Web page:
Small, flesh-colored bumps on the legs may appear for a variety of reasons. Depending on their cause and location, they may cause no symptoms or they may itch, become irritated or spread to other areas of the body. Report any new skin growth to your doctor, as only a medical professional can accurately diagnose skin bumps and rule out skin cancer.
Keratoacanthomas, keratosis pilaris, skin tags, warts and molluscum contagiosum account for most cases of flesh-colored bumps on the legs. Keratoacanthomas are round growths with a depression or crater in the center that holds a pasty substance. These bumps typically develop on the face, hands and forearms, but they may occur on the legs or other areas of the body. Keratosis pilaris are flesh-colored, slightly itchy bumps that develop on the upper arms, thighs and cheeks. The bumps feel like sandpaper and are sometimes mistaken for acne. Molluscum contagiosum is characterized by dome-shaped bumps with a dimple in the center, while skin tags are soft stalks of skin that normally appear in skin folds.
Keratoacanthomas are associated with sun exposure and arise from hair follicles in the skin, according to the New Zealand Dermatological Society. Following a minor injury, cells inside the hair follicle begin multiplying and form a mass. The mass then grows until it reaches its maximum size before disappearing. Keratoacanthomas are sometimes misdiagnosed as squamous cell or basal cell carcinoma because of their appearance.
Keratosis pilaris is a common inherited disorder associated with dry skin. According to the American Academy of Dermatology, the bumps of keratosis pilaris are actually skin pores plugged by an accumulation of dead skin cells. Warts and molluscum contagiosum are caused by a viral infection, and there is no known cause of skin tags, although friction may play a role in their development.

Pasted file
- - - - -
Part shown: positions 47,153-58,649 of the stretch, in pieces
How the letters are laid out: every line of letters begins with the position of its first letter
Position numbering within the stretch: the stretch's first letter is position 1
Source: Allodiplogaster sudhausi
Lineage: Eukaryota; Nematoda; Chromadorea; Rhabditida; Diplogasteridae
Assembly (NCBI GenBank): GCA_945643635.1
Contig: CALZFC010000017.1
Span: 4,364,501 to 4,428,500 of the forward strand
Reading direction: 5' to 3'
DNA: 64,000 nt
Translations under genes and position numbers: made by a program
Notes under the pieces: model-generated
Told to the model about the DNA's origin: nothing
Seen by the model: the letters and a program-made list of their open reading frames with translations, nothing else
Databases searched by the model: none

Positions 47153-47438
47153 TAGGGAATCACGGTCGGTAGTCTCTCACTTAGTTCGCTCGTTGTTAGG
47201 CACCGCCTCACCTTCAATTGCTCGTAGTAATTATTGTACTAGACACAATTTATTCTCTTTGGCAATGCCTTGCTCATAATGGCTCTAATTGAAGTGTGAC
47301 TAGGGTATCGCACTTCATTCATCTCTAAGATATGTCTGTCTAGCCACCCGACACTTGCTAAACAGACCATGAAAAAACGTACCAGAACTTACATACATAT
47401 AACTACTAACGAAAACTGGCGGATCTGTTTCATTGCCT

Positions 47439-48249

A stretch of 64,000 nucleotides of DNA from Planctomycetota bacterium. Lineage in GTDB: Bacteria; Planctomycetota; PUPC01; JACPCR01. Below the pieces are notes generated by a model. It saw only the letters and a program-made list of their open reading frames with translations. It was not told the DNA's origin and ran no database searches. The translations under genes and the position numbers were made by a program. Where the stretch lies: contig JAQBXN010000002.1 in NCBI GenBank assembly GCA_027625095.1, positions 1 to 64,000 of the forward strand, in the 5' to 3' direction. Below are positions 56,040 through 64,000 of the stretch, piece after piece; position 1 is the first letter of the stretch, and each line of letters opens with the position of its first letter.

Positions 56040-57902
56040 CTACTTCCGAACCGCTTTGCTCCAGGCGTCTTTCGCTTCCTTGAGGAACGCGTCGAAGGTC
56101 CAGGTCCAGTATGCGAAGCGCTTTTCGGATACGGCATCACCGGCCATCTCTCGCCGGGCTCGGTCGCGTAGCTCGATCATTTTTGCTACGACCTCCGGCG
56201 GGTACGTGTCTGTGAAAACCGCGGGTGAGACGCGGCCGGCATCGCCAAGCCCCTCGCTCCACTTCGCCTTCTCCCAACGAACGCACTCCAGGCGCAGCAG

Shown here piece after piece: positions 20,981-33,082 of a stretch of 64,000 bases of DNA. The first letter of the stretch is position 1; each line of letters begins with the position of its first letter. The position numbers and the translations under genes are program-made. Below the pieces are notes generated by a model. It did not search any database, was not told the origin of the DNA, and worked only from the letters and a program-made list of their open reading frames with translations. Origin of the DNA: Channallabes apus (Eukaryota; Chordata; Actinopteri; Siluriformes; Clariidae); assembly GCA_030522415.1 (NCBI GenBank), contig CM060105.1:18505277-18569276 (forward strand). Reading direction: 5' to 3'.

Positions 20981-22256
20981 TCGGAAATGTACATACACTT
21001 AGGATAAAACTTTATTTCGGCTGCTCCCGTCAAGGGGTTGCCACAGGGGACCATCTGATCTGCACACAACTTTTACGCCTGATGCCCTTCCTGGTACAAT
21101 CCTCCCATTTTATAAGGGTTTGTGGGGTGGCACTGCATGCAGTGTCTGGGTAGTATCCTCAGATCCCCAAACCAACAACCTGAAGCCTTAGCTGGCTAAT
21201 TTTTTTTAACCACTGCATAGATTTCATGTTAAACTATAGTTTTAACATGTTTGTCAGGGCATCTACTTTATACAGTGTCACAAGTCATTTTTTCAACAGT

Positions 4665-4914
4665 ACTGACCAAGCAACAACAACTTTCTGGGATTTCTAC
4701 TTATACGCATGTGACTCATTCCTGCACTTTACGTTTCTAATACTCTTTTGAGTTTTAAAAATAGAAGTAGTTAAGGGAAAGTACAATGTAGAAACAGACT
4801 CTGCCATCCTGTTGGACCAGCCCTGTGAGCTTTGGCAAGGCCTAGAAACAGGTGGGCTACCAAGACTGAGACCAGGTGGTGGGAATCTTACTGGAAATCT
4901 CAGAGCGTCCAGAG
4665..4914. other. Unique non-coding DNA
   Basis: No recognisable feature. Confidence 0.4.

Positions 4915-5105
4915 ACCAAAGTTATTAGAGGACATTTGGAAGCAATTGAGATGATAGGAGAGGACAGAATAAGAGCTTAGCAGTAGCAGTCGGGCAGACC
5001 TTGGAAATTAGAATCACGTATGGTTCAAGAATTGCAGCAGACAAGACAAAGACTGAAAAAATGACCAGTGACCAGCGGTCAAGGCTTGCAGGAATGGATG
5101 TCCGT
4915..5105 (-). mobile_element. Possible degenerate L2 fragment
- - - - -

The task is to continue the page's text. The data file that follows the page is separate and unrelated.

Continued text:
Following biopsy to rule out malignancy, treatment of keratoacanthomas involves injections of corticosteroids and/or surgical removal, according to the University of Maryland Medical Center. Mild keratosis pilaris may respond to frequent application of moisturizers, but topical retinoids or mild chemical peels are generally required to get rid of the bumps, explains the American Academy of Dermatology. No treatment is necessary for flat warts, molluscum contagiosum or skin tags, although cryotherapy is effective at removing the growths for cosmetic reasons.
Although a number of products are available over the counter to treat warts, skin tags and other skin bumps, these products are not always effective and may even be harmful with improper use. If you want to remove your skin bumps because they become irritated, are causing other symptoms or are cosmetically displeasing, contact a dermatologist for advice.
Even small, flesh-colored bumps may be cancerous, notes the Merck Manual of Health and Aging. Any new growth or change in an existing bump requires immediate evaluation by a medical professional to rule out skin cancer. If your doctor suspects skin cancer, a sample of the bump will be removed for biopsy.